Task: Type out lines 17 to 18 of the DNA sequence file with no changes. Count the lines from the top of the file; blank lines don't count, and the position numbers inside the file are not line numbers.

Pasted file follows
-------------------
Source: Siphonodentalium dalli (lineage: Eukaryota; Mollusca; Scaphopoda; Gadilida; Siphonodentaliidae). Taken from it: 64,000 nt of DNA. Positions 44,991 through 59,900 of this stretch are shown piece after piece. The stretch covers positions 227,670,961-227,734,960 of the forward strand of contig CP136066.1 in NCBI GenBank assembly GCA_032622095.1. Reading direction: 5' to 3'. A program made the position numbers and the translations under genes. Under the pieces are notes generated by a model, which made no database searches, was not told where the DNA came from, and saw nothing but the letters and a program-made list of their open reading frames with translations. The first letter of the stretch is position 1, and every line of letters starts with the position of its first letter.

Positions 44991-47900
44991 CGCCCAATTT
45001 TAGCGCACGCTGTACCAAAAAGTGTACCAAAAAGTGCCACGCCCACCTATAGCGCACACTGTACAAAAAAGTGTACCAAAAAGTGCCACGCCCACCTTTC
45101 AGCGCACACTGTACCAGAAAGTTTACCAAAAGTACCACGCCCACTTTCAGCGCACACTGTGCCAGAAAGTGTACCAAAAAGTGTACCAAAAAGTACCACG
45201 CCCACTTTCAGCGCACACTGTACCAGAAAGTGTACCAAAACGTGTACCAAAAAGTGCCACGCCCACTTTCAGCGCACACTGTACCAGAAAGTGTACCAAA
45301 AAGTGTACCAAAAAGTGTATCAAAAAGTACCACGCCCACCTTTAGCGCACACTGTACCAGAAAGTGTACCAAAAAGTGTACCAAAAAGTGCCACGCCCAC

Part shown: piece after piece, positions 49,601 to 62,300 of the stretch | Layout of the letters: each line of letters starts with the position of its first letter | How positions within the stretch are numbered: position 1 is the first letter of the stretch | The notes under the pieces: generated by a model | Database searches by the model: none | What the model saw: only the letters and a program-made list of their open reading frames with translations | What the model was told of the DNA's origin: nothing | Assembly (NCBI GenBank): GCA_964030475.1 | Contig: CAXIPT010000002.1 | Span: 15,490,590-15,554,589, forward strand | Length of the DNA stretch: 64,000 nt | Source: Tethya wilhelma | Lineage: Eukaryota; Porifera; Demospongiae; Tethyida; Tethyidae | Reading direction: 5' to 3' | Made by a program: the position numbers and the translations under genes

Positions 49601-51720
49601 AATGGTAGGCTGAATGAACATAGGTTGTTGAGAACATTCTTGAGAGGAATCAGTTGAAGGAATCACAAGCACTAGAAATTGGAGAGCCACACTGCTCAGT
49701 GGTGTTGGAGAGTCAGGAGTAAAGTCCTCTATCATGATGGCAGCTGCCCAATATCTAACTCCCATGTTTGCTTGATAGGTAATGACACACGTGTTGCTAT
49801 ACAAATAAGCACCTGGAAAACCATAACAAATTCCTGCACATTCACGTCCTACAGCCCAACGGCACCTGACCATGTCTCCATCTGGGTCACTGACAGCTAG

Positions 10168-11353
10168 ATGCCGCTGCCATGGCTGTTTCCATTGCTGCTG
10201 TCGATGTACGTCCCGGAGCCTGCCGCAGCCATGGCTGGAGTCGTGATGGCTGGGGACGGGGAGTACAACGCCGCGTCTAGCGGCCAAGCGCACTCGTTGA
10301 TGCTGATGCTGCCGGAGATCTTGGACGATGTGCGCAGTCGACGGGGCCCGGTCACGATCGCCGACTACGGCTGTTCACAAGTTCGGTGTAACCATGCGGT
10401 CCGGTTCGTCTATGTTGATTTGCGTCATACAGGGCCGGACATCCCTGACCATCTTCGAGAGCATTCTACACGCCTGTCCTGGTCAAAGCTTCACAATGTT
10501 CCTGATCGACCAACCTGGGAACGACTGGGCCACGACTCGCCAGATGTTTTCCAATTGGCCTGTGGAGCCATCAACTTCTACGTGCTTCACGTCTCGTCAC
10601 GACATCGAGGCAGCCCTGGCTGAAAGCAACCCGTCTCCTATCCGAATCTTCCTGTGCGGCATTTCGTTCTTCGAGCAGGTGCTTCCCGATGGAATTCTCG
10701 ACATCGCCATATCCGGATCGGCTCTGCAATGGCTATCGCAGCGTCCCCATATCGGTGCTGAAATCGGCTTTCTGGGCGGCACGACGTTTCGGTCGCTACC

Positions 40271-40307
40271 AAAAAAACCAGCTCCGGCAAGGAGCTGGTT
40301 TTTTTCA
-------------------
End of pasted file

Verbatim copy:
10401 CCGGTTCGTCTATGTTGATTTGCGTCATACAGGGCCGGACATCCCTGACCATCTTCGAGAGCATTCTACACGCCTGTCCTGGTCAAAGCTTCACAATGTT
10501 CCTGATCGACCAACCTGGGAACGACTGGGCCACGACTCGCCAGATGTTTTCCAATTGGCCTGTGGAGCCATCAACTTCTACGTGCTTCACGTCTCGTCAC